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10 May 2020

Blooming gorgeous: purple milk-vetch

Written by Ciaran Hatsell , Ranger, St Abb’s Head NNR
A close-up of little purple-flowering plants growing close to the ground in a grassy area.
Purple milk-vetch is one of the rare plants to be found at St Abb’s Head.
Purple milk-vetch is a plant that adds a dash of purple to the floral painting here on the wildflower meadows of St Abb’s Head NNR.

Purple milk-vetch (Astragalus danicus) begins to flower in June and July, coinciding with the peak period for several butterfly species, for which it’s an important food plant. It also provides a great nectar source for a wide range of other insects, including many bee species. Its common name comes from the fact that it used to be believed that cows who ate this plant yielded more milk!

It’s a member of the pea family, many of which are able to fix nitrogen into the soil (a process where the plant is able to convert nitrogen in the air into ammonia in the soil, making it usable for plants and animals). This enables purple milk-vetch to survive on nutrient-poor soils and in places where growing is tough. Because it’s a low-growing plant, it also benefits from our grazing work here at St Abb’s Head, which keeps the competitive grass species in check and allows for many wildflower species to flourish. It’s a careful balance to provide the right habitat for this and many other plants, achieved mainly by grazing in the autumn and winter, and taking the grazing stock off in the spring.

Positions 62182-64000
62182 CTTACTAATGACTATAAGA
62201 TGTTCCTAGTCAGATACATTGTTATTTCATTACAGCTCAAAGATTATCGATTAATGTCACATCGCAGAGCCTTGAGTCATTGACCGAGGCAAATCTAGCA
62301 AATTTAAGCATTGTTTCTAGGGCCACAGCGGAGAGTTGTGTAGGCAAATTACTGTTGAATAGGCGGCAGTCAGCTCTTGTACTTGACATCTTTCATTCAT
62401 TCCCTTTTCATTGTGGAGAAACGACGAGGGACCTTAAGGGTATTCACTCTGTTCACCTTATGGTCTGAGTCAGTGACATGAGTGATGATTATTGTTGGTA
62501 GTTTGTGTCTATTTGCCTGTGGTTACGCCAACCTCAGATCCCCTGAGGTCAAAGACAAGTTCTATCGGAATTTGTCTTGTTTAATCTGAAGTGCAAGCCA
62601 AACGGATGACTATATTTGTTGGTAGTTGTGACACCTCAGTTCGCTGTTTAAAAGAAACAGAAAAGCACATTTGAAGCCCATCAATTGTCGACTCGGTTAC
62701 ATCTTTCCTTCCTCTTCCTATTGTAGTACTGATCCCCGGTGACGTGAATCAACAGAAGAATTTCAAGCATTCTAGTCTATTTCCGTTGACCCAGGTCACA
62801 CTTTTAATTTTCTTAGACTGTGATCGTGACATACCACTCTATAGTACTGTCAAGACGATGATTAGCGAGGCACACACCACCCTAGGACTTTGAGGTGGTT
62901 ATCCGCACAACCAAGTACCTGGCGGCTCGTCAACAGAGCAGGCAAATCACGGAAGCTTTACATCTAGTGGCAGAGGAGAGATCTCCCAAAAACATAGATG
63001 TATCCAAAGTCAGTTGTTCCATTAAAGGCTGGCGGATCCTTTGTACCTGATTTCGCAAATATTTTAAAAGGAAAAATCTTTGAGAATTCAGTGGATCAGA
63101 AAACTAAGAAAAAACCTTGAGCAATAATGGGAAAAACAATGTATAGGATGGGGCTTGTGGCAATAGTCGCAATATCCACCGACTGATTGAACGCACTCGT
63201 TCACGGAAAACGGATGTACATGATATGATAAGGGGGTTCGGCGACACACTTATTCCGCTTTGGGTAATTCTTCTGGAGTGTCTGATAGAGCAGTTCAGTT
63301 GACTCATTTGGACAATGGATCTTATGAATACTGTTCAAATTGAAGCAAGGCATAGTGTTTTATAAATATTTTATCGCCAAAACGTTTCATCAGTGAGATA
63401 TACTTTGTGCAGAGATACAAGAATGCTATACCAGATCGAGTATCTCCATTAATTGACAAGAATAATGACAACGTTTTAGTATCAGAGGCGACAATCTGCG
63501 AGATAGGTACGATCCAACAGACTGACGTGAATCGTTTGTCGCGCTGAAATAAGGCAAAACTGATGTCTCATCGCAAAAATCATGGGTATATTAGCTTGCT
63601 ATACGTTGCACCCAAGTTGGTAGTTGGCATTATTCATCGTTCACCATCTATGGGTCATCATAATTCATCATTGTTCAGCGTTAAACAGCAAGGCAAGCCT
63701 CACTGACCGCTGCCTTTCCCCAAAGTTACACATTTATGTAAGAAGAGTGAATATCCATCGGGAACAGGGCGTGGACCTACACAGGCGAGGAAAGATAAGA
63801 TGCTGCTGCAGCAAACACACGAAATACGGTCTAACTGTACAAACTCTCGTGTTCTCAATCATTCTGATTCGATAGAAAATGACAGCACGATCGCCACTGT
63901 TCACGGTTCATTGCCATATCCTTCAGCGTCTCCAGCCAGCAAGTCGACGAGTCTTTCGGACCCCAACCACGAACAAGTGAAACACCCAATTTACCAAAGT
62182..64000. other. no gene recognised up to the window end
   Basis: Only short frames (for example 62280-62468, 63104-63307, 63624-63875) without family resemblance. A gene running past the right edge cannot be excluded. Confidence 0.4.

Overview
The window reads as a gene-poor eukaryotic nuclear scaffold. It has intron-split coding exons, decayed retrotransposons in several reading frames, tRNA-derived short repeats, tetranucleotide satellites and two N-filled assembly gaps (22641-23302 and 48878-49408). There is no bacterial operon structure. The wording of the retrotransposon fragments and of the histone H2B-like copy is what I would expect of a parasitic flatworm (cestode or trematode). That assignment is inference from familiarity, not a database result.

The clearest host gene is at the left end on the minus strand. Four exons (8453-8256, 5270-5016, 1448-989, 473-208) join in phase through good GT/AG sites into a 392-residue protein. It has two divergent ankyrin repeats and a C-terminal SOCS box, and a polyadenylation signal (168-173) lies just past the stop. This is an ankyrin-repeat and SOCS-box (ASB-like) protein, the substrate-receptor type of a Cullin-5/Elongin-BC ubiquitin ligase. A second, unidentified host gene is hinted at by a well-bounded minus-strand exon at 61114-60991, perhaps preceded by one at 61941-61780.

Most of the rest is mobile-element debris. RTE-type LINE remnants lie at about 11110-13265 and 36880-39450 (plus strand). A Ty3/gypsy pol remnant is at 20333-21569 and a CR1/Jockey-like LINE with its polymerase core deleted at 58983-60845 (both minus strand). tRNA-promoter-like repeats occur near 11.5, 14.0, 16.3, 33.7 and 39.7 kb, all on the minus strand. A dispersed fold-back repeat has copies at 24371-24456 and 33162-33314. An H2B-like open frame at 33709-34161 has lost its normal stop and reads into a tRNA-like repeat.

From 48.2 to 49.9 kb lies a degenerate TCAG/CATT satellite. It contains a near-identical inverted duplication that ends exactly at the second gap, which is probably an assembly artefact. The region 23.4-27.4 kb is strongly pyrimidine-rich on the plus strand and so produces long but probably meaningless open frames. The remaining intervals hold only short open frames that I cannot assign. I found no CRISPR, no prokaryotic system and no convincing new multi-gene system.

A close-up of the small delicate flowers of purple milk-vetch, growing in the grass. The petals are long compared to the rest of the plant, and point up at the sky.
This pretty little flower is a sign of summer at St Abb’s Head.

Purple milk-vetch is listed as Endangered by the IUCN due to a decline caused by chemical fertilisers in the 20th century. Many plants in the UK are similarly under threat from human activities, including intensification of agriculture, use of pesticides and industrial development. However, although purple milk-vetch may be scarce in most parts of the UK, in some areas at St Abb’s Head that’s hard to believe!

Next time you visit St Abb’s Head in the summer, keep an eye out for this subtle but splendid plant among the other rock stars like thrift; it really does play a very important role in the ecosystem.

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